I submit that panel four is at least somewhere in the top 25 Best Comic Panels.

from Men of War #3 (November 1977) by David Micheline, Arvell Jones & Romeo Tanghal

Then again…KOREA.

§ March 12th, 2012 § Filed under what is it good for § 9 Comments

So “Then…KOREA” took the nerdinet…well, not so much by “storm” as “a light spring drizzle,” but a few folks were amused by it, and that’s good enough for me. Pal Dorian featured it in one of his always-wonderful “Flop” posts, Greg went a little nuts with it in one of his weekly comics review columns, and even a Korean-themed podcast picked up on it. And a reader with the intriguing handle of “Interstate Shogun” gave me the should-have-thought-of-it-myself idea of putting it at the end of this series of panels.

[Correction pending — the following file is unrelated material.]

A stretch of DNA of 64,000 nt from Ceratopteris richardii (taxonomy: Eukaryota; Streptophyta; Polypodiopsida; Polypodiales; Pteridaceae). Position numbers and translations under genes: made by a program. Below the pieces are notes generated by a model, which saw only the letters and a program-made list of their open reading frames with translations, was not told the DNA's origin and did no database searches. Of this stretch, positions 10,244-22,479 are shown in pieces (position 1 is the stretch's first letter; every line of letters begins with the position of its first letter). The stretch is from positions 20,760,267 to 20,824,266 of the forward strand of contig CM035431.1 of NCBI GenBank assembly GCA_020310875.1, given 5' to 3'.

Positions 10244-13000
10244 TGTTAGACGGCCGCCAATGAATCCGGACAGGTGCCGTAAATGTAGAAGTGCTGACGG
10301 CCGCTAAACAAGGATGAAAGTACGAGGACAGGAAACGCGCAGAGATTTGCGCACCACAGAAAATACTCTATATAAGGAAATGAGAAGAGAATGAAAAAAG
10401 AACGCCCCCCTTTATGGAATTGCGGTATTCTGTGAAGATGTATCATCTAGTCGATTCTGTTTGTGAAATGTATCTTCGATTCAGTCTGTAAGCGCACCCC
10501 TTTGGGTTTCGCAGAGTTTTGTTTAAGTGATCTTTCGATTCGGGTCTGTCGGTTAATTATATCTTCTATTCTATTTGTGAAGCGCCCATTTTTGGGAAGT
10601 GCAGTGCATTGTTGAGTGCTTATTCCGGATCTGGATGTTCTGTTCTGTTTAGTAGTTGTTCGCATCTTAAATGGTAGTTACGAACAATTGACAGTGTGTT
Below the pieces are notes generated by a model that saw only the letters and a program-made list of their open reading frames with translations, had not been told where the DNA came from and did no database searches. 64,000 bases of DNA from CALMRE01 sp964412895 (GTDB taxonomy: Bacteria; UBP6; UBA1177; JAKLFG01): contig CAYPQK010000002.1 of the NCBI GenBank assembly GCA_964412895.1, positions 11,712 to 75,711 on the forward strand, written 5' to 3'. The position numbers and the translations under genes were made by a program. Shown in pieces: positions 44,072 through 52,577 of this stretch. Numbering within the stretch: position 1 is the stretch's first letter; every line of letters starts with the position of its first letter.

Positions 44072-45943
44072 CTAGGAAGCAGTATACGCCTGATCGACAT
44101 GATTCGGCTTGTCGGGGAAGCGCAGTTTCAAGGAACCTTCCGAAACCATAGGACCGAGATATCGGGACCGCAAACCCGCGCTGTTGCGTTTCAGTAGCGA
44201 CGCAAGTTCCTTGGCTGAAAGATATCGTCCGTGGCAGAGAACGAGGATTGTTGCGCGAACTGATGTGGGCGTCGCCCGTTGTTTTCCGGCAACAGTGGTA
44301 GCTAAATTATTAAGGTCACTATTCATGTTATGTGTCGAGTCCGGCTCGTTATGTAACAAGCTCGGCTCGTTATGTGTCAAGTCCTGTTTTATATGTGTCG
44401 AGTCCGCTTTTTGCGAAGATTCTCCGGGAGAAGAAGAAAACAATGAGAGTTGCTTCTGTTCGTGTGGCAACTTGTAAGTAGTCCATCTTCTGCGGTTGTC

I also had a couple of them come in by email:

Reader Daniel contributes this, inspired by a recent “Funkywatch” column by Chris Sims:

And then reader Mike B. unleashed this nightmarish vision (an idea also also touched upon by reader Dwayne):

Thanks to you folks for participating in this silly thing. I’ll probably give “Then…KOREA” a rest here for a while, since I don’t want to burn everyone out on it, but before I put it away:

…okay, now I’m done.


§ February 29th, 2012 § Filed under cranius, sir-links-a-lot, swamp thing, what is it good for § 9 Comments

Ah, how could I have forgotten CRANIUS:

When wondering about how many “classic villains” Swamp Thing actually had, I totally forgot about Cranius, the most Un of all the Un-Men, until my blogging brother Tim O’Neil was good enough to remind me of our brain-handed friend.

Don’t worry…I’m not going to get all Cranius-crazy on you again, but yeah…the return of Cranius. Wouldn’t that be something if that were the case?